Roasted Feta with Honey
Yield: 6-8 servings
A bowl of cashews or almonds is an easy complement to this practically effortless appetizer. For full flavor, spoon a bit of honey that has pooled along the sides over the feta after it comes out of the oven. Any leftovers can be reheated and enjoyed as is, or spread over toast with an extra drizzle of honey.


  • 1 (8-ounce) slab Greek feta, blotted dry
  • 1 tablespoon extra-virgin olive oil
  • 1 tablespoon honey
  • Freshly ground black pepper
  • Optional: a pinch of fresh thyme leaves, minced plus an extra sprig for garnish
  • For serving: crostini, crackers, crusty bread or toast, pita chips or Greek-style pita bread, toasted and cut into wedges


  1. Preheat the oven to 400 degrees F. Line a small oven-to-table earthenware dish or a small ovenproof sauté pan with aluminum foil. (This will make it easy to drain excess moisture and transfer the cheese later.) Place the feta in the dish and coat with the olive oil. Bake until the cheese is soft and springy to the touch but not melted, about 8 minutes.

    Remove the feta from the oven and preheat the broiler. (Tip: Some varieties of feta will release a good bit of liquid when baked. If there’s a pool of it, carefully pour it off to avoid watering down the end result. I find it easiest to lift by the foil, which cools quickly, and let the liquid spill out in the sink.)

    Spread the honey over the top and sides of the feta, and then broil until the top of the cheese browns and just starts to bubble. (Watch carefully so you don’t burn the feta. In my oven, this takes about 2 minutes on the top rack—or a little more than 3 minutes when I forget to switch to the broil setting when I remove the dish from the oven after baking. Also, turning the dish several times while broiling will help evenly brown the surface.)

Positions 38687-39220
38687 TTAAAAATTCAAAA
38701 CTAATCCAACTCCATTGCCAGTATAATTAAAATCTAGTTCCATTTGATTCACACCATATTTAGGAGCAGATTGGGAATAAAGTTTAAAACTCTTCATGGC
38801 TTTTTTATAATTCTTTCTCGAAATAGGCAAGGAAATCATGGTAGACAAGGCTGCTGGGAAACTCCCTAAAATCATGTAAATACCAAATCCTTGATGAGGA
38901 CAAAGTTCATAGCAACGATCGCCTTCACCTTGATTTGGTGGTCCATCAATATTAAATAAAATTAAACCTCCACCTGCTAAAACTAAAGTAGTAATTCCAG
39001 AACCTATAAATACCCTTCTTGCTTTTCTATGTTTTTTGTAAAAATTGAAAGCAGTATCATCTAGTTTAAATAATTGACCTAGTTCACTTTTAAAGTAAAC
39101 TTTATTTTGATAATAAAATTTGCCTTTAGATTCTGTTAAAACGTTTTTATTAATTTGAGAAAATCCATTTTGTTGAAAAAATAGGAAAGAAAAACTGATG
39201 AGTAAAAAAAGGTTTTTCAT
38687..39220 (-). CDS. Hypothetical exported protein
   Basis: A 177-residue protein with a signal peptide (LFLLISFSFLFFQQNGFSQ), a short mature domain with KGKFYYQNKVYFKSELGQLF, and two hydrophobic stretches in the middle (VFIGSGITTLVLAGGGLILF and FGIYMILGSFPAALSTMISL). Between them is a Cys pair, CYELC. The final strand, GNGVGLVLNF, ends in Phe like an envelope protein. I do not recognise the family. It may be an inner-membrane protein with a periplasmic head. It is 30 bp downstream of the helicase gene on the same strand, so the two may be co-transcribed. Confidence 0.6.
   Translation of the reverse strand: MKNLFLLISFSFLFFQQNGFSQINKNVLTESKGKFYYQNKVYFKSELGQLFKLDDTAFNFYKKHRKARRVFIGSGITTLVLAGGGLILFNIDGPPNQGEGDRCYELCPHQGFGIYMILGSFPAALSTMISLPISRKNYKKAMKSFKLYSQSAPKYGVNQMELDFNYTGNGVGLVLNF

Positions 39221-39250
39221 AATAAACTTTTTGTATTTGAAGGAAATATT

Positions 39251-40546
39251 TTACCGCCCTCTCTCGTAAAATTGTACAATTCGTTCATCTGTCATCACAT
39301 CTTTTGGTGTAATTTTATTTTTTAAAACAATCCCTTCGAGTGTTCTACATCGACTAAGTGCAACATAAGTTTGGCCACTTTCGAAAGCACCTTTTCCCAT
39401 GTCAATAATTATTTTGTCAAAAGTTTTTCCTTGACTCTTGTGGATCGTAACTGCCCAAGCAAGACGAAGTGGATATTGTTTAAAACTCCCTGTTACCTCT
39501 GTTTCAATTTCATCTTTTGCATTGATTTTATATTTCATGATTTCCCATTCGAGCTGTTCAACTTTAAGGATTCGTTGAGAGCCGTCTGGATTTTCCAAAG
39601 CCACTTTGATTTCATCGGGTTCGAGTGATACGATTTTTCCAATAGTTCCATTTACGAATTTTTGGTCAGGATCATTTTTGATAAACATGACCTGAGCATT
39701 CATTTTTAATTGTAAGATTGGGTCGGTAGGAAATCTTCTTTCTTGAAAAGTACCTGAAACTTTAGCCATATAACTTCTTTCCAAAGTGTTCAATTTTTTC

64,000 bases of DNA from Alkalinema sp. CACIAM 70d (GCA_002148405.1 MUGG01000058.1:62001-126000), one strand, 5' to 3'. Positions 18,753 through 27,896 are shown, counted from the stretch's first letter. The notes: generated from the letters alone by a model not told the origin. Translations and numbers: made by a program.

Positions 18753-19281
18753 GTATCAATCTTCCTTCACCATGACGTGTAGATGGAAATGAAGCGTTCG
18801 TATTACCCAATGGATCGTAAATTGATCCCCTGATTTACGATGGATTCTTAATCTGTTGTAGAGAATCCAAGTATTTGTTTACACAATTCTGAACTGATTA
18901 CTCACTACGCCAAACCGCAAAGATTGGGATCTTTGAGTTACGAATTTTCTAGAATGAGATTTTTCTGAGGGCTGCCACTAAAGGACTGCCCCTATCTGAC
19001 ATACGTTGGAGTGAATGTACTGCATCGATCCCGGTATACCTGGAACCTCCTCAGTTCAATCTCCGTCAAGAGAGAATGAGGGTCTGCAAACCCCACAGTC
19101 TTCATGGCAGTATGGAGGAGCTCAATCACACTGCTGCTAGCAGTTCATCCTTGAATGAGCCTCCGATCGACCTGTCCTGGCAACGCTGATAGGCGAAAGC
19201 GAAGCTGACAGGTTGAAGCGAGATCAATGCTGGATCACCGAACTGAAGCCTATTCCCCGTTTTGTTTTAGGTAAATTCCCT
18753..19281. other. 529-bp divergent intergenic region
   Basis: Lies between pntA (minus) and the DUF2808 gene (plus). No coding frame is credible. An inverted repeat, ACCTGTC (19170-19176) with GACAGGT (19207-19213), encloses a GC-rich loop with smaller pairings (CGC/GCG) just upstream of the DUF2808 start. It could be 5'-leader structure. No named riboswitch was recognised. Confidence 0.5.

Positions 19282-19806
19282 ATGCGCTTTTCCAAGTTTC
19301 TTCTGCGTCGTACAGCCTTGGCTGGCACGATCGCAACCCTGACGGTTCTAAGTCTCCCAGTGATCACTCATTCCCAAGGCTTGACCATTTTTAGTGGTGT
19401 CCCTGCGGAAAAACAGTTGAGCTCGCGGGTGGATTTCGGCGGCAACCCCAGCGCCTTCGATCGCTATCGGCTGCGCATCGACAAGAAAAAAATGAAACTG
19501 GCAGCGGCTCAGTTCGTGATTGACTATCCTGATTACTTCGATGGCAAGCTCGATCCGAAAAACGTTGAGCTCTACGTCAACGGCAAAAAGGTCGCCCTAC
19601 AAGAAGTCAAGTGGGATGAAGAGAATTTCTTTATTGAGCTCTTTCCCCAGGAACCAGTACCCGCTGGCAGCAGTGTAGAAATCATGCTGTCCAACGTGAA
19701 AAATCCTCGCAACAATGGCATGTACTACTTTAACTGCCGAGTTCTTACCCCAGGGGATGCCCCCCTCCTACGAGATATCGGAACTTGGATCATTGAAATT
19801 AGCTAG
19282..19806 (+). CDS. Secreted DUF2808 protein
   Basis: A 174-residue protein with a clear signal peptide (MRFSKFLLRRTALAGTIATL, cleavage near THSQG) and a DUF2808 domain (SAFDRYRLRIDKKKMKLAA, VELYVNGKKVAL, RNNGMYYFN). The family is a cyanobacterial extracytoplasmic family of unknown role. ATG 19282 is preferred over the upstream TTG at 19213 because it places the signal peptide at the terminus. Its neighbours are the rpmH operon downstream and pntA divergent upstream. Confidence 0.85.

Remove from the oven and spoon some of the honey that has run off the sides over the top of the feta. Season with black pepper and minced thyme. Use a metal spatula to transfer the feta to a serving dish (or simply remove the messy foil and use the baking dish for serving) and serve immediately with crackers or bread of choice.


I adapted this recipe from Sara Dickerman’s original, which calls for thyme-infused honey and double the olive oil. Since people are far more likely to have regular honey on hand, I use that, and sprinkle with a pinch of fresh thyme before serving. I also find that 1 tablespoon of oil is sufficient to coat the block of cheese.

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